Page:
1. Hi David,  you can get many of the health and nutritional benefits from Bell peppers and other not hot peppers.  I suggest working your way up the heat scale try a poblano or ancho chili pepper, very mild, try tam jalapeños slightly hot, try regular jalapeños but remove the seeds with a fork, hot ut not deadly, with the seeds, hotter.  

  2. I do love spicy. However it seems one day I can do spicy and the next I cant.

    Maybe I need to be in the tropics. That would be a great place to experiment.

    I have tried many peppers. Some are too hot and some are just right. The only way you are going to find out is through trial and error. But please for the love of God take small bites.

  3. Hot peppers grow well here in San Diego. For about 2 years a friend grew loads of different kinds in his backyard. He was a member of an international club that traded seeds. There was a rainbow of peppers growing back there and it was sad to see him move away.

    I love the vibrancy of hot peppers and most of them taste delicious. But some are sneaky. Bite into a habanero and you’re greeted with a pleasant citrusy flavor. But seconds later the heat comes along and smacks you upside the tongue. We once made the mistake of sauteeing them in a pan and created a noxious gas with fumes that made it hard to breathe.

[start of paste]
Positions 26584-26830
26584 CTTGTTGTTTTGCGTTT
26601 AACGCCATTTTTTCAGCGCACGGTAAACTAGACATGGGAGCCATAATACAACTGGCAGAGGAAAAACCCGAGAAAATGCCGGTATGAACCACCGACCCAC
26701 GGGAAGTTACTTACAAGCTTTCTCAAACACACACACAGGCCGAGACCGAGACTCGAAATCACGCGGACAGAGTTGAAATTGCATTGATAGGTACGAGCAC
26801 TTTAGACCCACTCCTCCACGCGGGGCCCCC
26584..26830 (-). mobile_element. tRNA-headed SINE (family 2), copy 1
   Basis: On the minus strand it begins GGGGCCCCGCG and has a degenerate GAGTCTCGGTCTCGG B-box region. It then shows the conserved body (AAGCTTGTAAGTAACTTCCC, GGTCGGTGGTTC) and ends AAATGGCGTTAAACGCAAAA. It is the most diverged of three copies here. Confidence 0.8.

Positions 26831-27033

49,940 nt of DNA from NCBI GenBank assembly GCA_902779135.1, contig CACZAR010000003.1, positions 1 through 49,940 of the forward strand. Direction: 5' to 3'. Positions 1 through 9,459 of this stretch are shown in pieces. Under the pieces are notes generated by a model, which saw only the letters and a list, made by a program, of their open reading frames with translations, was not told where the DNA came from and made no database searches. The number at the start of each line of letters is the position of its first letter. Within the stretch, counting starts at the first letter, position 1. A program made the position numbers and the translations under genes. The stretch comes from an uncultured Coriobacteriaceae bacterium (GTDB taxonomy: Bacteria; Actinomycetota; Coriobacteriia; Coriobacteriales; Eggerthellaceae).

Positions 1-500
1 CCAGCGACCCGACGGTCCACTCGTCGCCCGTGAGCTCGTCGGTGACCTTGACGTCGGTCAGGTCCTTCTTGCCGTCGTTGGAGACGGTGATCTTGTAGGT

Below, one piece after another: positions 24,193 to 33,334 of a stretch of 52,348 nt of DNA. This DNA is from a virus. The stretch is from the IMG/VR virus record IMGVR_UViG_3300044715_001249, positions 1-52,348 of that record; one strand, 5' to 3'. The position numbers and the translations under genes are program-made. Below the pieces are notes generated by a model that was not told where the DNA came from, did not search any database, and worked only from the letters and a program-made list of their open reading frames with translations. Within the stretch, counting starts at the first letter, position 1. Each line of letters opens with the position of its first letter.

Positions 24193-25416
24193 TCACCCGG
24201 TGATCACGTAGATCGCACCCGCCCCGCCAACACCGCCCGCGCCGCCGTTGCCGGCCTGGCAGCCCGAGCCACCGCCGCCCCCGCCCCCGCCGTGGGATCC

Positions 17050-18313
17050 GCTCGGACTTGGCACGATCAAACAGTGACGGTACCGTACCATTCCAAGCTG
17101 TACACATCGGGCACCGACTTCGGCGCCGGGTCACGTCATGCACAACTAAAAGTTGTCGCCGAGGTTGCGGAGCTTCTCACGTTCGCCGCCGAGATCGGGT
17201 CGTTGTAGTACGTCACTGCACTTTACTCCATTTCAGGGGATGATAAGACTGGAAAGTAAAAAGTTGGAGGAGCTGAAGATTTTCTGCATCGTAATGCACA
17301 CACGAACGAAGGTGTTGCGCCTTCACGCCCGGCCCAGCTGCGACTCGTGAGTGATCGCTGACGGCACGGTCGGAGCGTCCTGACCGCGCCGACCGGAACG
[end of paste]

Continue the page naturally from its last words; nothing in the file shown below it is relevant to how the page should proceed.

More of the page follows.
Another time, at a party, the guy who had been chopping habs stuck his hand into a bag of tortilla chips, infecting other chips in the process. A number of guests, not used to capsaicin of that magnitude, described their lips as being made of lava.

    Growing any ghost peppers down there? I like my food spicy but those are just too much for me.

    1. Hot peppers are an acquired taste no doubt.  We have grown one crop of Ghost Chilis but not again, too hot to use most of the time.  They do work in hot sauces and salsas but the vapors make them near impossible to use in sautees.  Thanks for the comment!

  4. Wow, I love spicy foods but I had no idea that hot pepper had so many benefits. Even so I am not sure I want those benefits via hot peppers though. I recently had an encounter with a hot pepper that was masquerading as a seasoning pepper.

    I love cooking with seasoning peppers, since it adds a nice flavor to the food. But this was no ordinary seasoning pepper. It was hot! So imagine having a hot meal with hot pepper. No way! I learned my lesson. In future, I am testing those peppers first before I use them, so I’ll know how much to use.

    1. I find it very interesting how different people react to hot peppers, what you describe as a bad experience my wife and I describe as a great dinner lol.  Thanks for your comments and by the way the health benefits are include in all peppers, even the non hot ones 

  5. Hi Robert,

    Yes, at first, it seems counterintuitive to be eating these spicy things in the humid heat.
    You also forgot to mention that they trigger release of “feel-great” hormones. Such as endorphins. These hormones are also good at calming down pain. Here you go – another two reasons to throw chilies in salads once in a while!